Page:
Tuesday, July 12, 2011

Crazy Monkey Bird... and Others

Over the weekend, we had a nice conversation with some of our guests about the many birds in the area.  During the discussion, we realized that we often hear different birds in the mornings, or in the evenings, or when we are out and about in the yard.  We typically hear them, but we don't actually see them. This lead to the realization that rather than attempting to identify the birds by their common names, we have simply created our own alternate naming system based on their calls... as in, "Oh, there's the Crazy Monkey Bird again!"  Our interest in finding the true names of the birds has been piqued though, and we found the Cornell Lab of Ornithology - All About Birds website to help.  It has some really nice recordings of bird calls, but so far we've only been able to search based on the common name of birds, then try to match up the recorded bird call with what we are used to hearing.  We are about halfway through our list and will report back later... in the meantime, here is our Alternate Bird Naming System (based on their calls)!

Crazy Monkey Bird - You got it! It sounds like a crazy monkey at the zoo!
Birdie - Says "birdie-birdie-birdie-birdie-birdie-birdie" really fast!
The Guilty Bird - Says "I did it" or sometimes it sounds like "He did it", with the emphasis on the "I" or "He"
Wheezy - Like the name... sounds wheezy
Asteroid Bird - Sounds sort of like the gun shooting in the old video game Asteroids (not exactly, but it is the best description I can come up with)

(I'm sure we've got a few more, but that is all I can think of right now.  As we come up with some of the others, we'll add them to the list!)

Monday, July 4, 2011

Pickity Place... A Hidden Gem!

 Although we have heard about it for years, we had never had the opportunity to enjoy the herbal luncheon at Pickity Place.  That is... until just recently when Paula went with a friend and her two young teen daughters.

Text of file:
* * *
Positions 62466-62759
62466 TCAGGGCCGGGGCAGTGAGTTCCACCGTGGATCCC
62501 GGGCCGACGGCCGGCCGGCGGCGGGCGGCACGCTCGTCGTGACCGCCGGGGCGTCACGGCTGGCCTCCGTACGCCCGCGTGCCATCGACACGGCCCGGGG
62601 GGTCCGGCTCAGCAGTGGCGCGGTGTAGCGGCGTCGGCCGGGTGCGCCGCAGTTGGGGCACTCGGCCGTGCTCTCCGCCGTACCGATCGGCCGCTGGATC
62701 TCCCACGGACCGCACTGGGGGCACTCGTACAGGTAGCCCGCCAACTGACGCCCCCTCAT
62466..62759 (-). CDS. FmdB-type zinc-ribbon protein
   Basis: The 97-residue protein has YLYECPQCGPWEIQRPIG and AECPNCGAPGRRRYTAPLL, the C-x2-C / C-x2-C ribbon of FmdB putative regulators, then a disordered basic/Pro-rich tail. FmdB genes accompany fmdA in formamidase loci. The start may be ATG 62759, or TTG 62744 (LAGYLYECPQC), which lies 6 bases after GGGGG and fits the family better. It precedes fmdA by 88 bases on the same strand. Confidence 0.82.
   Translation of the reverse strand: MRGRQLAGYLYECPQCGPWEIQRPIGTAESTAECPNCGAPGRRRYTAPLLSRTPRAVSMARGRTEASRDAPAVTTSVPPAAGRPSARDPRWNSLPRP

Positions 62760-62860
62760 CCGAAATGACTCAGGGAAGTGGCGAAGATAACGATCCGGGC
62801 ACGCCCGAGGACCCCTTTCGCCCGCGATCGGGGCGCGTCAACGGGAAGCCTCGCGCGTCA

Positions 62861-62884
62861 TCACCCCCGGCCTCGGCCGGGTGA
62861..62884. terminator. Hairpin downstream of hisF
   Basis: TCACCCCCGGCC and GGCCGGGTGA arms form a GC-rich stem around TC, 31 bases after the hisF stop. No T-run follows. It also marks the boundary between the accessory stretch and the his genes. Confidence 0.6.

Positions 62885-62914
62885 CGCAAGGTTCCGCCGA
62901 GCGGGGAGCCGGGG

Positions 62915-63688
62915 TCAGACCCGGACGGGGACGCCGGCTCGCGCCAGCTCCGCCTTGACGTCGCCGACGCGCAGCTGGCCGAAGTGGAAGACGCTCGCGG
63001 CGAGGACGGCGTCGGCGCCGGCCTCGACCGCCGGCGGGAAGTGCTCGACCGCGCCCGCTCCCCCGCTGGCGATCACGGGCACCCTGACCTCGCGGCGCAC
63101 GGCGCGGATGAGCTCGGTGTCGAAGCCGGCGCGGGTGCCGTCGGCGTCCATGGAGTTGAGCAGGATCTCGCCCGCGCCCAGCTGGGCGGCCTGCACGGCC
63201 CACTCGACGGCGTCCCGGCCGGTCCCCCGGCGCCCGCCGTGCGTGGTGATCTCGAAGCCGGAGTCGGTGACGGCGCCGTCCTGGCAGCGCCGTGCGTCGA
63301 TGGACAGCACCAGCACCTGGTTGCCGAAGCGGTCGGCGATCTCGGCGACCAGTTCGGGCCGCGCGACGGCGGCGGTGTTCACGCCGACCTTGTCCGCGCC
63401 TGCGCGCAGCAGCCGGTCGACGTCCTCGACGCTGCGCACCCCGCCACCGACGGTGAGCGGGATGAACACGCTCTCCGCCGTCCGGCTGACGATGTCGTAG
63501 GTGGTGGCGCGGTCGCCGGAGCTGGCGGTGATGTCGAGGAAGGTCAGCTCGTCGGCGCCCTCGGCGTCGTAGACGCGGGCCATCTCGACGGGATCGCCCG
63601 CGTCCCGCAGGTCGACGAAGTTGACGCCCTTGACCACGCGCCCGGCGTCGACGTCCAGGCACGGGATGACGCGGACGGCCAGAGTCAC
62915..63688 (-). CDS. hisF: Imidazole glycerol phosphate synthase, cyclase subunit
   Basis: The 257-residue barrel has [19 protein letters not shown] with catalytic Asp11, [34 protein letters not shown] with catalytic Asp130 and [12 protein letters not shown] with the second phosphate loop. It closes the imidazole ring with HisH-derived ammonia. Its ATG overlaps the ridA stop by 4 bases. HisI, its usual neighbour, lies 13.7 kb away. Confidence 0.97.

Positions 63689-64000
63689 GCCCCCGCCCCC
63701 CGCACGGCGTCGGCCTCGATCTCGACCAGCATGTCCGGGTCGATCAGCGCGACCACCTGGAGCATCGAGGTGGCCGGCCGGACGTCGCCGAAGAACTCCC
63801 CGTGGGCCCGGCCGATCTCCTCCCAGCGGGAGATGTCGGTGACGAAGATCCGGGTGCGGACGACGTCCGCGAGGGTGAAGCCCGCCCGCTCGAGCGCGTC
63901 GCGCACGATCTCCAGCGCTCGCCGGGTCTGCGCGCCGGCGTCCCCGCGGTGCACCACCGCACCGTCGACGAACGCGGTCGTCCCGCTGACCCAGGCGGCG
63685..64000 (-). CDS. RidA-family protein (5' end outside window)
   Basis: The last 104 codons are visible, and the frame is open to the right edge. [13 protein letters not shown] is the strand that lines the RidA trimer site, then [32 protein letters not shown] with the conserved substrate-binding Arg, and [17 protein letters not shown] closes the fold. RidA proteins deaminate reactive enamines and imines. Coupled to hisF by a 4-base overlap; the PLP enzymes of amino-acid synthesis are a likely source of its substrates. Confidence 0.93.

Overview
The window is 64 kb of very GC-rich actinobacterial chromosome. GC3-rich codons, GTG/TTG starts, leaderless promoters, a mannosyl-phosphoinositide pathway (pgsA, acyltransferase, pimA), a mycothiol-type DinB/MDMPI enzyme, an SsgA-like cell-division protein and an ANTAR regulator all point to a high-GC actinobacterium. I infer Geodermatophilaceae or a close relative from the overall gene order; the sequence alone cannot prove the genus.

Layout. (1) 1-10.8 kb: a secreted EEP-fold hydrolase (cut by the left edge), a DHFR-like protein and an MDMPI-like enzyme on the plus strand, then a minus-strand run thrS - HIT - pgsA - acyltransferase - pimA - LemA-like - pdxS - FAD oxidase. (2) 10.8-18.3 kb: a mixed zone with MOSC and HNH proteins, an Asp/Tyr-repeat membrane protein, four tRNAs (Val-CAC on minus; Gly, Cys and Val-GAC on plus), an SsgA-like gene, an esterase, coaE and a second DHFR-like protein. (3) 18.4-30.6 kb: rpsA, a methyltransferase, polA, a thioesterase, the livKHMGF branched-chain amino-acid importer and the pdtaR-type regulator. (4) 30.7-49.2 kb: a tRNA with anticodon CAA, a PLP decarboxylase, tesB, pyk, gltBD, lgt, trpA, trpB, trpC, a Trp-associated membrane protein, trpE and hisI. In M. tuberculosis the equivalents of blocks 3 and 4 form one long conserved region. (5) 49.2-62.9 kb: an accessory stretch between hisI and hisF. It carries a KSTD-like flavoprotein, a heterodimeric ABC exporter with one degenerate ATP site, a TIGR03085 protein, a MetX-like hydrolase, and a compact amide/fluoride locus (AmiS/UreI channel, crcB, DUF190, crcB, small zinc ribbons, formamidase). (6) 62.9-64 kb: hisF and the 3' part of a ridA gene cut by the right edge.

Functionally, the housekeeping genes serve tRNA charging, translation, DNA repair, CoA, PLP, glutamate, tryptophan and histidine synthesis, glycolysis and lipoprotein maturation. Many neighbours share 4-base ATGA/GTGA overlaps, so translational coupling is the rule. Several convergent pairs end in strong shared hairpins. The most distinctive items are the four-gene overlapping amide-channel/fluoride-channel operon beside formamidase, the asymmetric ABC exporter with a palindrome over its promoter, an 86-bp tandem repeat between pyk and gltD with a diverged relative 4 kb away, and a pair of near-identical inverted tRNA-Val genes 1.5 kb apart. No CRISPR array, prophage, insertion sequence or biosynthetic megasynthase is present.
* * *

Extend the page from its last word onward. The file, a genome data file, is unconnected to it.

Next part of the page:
(There's a really big tree right in front of the cottage... it is very interesting, but makes it a little difficult to get a good picture of the whole cottage.)
Pickity Place is a quaint 1786 cottage in Mason, NH that was the model for Elizabeth Orton Jones' illustrations for Little Red Riding Hood in 1948.  The cottage sits on top of a hill, down a wooded drive, and is surrounded by acres of herb and perennial gardens.  Open year-round, the main attraction is the 5-course gourmet luncheon with a menu changes that monthly and features herbs harvested daily from their own gardens.  Pickity Place also features a cute country gift shop, a garden shop and greenhouse, and ample opportunity to unwind by wandering in the gardens or feeding the sheep.

Inside the cottage, they've got one of the rooms set-up with the big, bad wolf in Grandmother's bed.
We arrived just shortly before our 12:45 PM seating and checked-in at the dining room, then waited outside in the garden with others for a few minutes.  A dinner bell beckoned us in and we were seated in a sunroom/solarium that made us feel like we were actually eating out in the garden.  The 5-course themed luncheon menu for June included a Tomato Herb Spread, Creamy Broccoli with Smoked Gouda Soup, Quinoa and Black Bean Salad, Parmesan Herb Bread, and Strata Bolognese or Spinach Flan with Caramelized Vidalia Onions, both options served with Sesame Green Beans, and a Strawberry and Chocolate Custard Tart for dessert.  The girls were definitely skeptics when they heard it was an herbal luncheon, and even my friend accused me of tricking her into going to a vegetarian restaurant, but all were happy when the server described the Strata Bolognese on the menu as "similar to lasagna, but with bread layers instead of noodles".  (There is a Kid's Menu with two options: Sandwich, Fruit, and Cookies, or a Half Portion of the Entree, Soup or Salad, and Cookies, but the girls were game for the strata so they didn't have to rely on the alternative.)  For a beverage, we all had the lavender lemonade, but mocha coffee and orange herbal tea (hot or cold) were among the other options.  The portions were not huge, but given the number or courses, the serving sizes were just right and everything was delicious!

After lunch, we explored the gardens and shopped in the gift shop and greenhouse (I bought a rosemary plant for my kitchen).  I also picked up their newsletter and discovered they host craft and painting workshops onsite (including their luncheon, of course).  Some of the upcoming classes include making lavender wands (in July) and oak leaf & herbal wreaths (in September).  Sounds like a great reason to go back soon! That, and the fact that their upcoming menus looks really good too!

The Greenhouse and Garden Shop